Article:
• recommendations for procurement of supplies,
  • how to maintain up to date and complete inventory 24/7,
  • best practices for organization of supplies,
  • strategies to collaborate with other organizations to lessen the burden/cost,
  • recommendations for orientation of staff to access the supplies, and
  • processes to evaluate, select, and update supplies.

This Guide can assist PECCs in communicating to EMS and ED leadership the critical importance of ensuring pediatric equipment, supplies, and medications are readily available to frontline practitioners as outlined in national guidelines. These simple steps will help all practitioners to provide high-quality care to pediatric patients.


“Our pediatric first-in bags were just not up to par at all. It was a big orange bag with everything just shoved in it, old, expired stuff and nothing was organized appropriately. So, I was able to get him to order three Broselow-type of bags. I was able to pull equipment in every one of the colors that corresponded to the Broselow tape, just to make it easier for crews when working with pediatric patients. One provider will identify what color to use and then you just pull out the pouch that you need and everything you need should be right in there for them. So that was the biggest pediatric change that I've done since becoming a PEC coordinator. I think it's definitely improved our organization and professionalism on a scene. When trying to find something to help treat a pediatric patient, at least we know where it is and how to get it without having to ruffle through the mess of that previous bag.”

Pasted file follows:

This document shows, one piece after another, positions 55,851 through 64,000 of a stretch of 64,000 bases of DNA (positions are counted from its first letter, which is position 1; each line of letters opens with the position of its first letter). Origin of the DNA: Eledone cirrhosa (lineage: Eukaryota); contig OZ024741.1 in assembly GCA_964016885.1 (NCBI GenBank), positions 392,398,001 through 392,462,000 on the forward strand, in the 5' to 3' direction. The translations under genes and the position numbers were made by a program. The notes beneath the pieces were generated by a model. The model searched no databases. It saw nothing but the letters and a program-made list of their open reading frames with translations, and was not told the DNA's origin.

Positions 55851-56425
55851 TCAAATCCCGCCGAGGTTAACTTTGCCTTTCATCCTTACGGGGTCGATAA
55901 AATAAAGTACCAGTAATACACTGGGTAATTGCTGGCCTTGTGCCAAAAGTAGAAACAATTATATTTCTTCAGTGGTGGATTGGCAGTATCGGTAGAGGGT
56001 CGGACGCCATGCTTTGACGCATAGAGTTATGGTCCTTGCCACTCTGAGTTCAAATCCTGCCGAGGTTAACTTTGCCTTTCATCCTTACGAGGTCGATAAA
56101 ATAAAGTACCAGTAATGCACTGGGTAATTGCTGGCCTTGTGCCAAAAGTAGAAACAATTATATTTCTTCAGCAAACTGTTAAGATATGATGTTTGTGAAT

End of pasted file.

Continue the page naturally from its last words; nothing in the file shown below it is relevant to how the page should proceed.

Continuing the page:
“{when we purchased new pediatric restraints} we did a hands-on demonstration. Each group member had to be signed off before they were installed in the trucks.”

“Just holding the equipment and tools, touching them, and being familiar with the [location]—it helps build that muscle memory.”

See key drivers and change strategies below.

While equipment needs and requirements will vary depending on a variety of factors (e.g., EMS provider licensure and certification levels, rural vs. urban hospital setting, geography, etc.), having essential equipment, supplies, and medications for the unique needs of children is essential to optimize the delivery of pediatric patient care.

Cross-Cutting Change Strategies

1.1. Connect with your EMSC Program Manager to enquire about resources available to help keep some items stocked (contact information can be found here).

1.2. Determine if your regional healthcare or disaster coalition(s) can assist with supply gaps.

1.3. Work within your local system to create equipment exchange programs or group purchasing cooperatives (additional prehospital and hospital examples included below).